The guy in the link had a friend who got out of goenka after a monk told him to not meditate for 3 days and observe why he is feeling bad for not meditating.  That is the best advice one can give to a long term goenka practitioner.  He realised that his motivations were OCD-istic and narcissistic and driven mostly by fear.

 There are some good things that I got from this but if it I could chose, I would prefer that it was just 1 year not 5. I went from one extreme to the other in terms of attitude towards life and I hope that in the end, I'm gona land in the middle. This really made me very resistant to suffering but also made me unable to enjoy pleasure. The problem is that it made me stagnate both in spiritual and worldly life. Only advice you will get from Goenka when having any problems will be: "meditate more", "take another retreat", "you are not doing it right", "you are not serious enough". They see everything like on a ladder and the only thing you can do is meditate more. Einsein said the definition of insanity is "doing the same thing over and over but expecting different results"
« Last Edit: May 20, 2016, 07:53:23 AM by Matthew »


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Re: Goenka Vipassana and attitude
« Reply #1 on: May 19, 2016, 11:53:29 PM »
I also want to point out that having an ascetic attitude is a mistake many meditators make. Even buddha spent 6 years as an ascetic hardliner. You think you are better than the buddha? People have the idea that their progress on the path is always going up and that if it ever went bad, it was a criminal mistake by them that they find hard to admit. They also think that "a good, special person like me" could never make such a mistake, making "such a stupid mistake" would mean not been a special, "blessed" person. Never forget that buddha himself did the mistake of becoming an ascetic but he was quite a special person.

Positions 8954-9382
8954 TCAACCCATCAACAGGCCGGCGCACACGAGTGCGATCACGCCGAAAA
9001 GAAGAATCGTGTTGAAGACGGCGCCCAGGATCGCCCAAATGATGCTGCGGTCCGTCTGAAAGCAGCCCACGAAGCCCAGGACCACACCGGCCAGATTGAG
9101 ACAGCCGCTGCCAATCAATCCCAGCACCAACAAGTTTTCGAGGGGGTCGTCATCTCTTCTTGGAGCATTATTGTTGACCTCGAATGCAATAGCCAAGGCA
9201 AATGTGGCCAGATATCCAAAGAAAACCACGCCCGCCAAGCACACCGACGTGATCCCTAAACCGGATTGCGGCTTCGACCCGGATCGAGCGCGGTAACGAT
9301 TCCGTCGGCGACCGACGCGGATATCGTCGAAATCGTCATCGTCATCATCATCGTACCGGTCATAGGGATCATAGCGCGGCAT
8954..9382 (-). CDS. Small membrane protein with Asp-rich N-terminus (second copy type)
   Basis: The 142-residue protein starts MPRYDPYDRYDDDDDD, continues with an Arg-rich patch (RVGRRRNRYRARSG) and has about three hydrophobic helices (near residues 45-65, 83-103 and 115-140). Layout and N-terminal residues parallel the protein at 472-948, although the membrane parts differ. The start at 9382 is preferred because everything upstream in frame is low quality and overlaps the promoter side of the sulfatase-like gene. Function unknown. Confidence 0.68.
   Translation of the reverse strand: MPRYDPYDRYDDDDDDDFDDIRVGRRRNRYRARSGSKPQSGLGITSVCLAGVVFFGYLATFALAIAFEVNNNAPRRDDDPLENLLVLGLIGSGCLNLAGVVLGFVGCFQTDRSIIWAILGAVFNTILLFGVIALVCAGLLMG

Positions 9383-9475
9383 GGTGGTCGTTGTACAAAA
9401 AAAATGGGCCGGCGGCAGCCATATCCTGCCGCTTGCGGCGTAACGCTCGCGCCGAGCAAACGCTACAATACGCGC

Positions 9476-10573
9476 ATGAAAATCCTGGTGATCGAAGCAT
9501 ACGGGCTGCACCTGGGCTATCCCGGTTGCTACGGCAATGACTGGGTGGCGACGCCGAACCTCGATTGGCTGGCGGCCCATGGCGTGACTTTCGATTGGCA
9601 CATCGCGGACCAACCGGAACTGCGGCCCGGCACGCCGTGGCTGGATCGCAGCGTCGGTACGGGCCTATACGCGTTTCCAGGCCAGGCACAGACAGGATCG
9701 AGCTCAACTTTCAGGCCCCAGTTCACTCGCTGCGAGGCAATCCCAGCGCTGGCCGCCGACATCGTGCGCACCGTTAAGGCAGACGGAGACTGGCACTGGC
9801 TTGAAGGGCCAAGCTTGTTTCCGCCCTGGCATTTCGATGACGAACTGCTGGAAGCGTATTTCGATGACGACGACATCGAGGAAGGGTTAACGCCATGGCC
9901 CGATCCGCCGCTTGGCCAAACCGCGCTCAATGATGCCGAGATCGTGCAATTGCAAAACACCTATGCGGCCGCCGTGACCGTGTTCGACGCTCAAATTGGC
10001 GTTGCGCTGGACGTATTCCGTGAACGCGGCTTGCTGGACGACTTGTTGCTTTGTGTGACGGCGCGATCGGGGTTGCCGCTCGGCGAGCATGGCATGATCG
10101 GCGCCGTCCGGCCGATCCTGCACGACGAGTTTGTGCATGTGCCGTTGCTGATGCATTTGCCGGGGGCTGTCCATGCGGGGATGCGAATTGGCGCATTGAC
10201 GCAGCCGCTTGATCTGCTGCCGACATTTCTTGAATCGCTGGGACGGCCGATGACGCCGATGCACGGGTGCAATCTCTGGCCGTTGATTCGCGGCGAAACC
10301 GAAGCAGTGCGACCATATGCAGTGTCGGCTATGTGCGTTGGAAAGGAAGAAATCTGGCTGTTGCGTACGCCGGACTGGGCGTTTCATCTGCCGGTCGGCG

If you think that you are too special to be the kind of person who lost years of your life to asceticism, if you think doing that would make you a less-than-special person -  remember buddha did the same mistake and managed to get over it. It's quite a common problem.
« Last Edit: May 20, 2016, 07:54:22 AM by Matthew »


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Re: Goenka Vipassana and attitude
« Reply #2 on: May 20, 2016, 08:07:35 AM »

I read your posts, they express a strong opinion and I have no problem with you doing so.

I have split them from the original post into this thread called "Goenka Vipassana and attitude" - I have done this as you did not directly answer the original question.